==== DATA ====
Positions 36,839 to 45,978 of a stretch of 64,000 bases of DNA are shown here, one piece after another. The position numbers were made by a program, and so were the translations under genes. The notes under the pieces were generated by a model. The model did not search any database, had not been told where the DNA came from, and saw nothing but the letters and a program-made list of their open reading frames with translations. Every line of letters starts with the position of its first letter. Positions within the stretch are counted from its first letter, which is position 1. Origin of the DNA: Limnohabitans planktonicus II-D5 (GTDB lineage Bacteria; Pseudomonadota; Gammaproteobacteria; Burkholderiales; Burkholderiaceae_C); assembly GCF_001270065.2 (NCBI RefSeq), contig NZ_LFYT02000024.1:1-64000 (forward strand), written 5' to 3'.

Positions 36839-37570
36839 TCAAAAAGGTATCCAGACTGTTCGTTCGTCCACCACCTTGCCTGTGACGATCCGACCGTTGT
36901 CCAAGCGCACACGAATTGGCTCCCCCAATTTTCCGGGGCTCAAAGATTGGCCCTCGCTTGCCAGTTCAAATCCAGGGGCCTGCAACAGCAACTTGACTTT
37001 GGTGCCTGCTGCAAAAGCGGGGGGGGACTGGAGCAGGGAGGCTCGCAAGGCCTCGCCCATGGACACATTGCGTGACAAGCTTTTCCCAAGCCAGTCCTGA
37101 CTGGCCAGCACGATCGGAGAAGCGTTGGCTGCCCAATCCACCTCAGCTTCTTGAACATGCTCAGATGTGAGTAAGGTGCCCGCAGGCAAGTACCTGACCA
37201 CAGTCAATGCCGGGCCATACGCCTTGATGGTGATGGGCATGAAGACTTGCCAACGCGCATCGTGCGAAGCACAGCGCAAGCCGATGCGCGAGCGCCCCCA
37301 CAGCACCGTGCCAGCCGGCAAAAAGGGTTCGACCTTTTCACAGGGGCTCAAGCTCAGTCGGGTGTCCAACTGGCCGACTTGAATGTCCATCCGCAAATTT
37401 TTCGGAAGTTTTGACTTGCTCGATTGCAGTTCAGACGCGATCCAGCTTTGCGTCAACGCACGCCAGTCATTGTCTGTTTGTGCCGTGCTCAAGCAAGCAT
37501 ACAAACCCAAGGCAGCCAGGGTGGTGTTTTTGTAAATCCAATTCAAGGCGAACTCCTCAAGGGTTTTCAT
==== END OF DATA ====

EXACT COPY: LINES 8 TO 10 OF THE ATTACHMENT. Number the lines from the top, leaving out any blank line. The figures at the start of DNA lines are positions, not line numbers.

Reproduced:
37301 CAGCACCGTGCCAGCCGGCAAAAAGGGTTCGACCTTTTCACAGGGGCTCAAGCTCAGTCGGGTGTCCAACTGGCCGACTTGAATGTCCATCCGCAAATTT
37401 TTCGGAAGTTTTGACTTGCTCGATTGCAGTTCAGACGCGATCCAGCTTTGCGTCAACGCACGCCAGTCATTGTCTGTTTGTGCCGTGCTCAAGCAAGCAT
37501 ACAAACCCAAGGCAGCCAGGGTGGTGTTTTTGTAAATCCAATTCAAGGCGAACTCCTCAAGGGTTTTCAT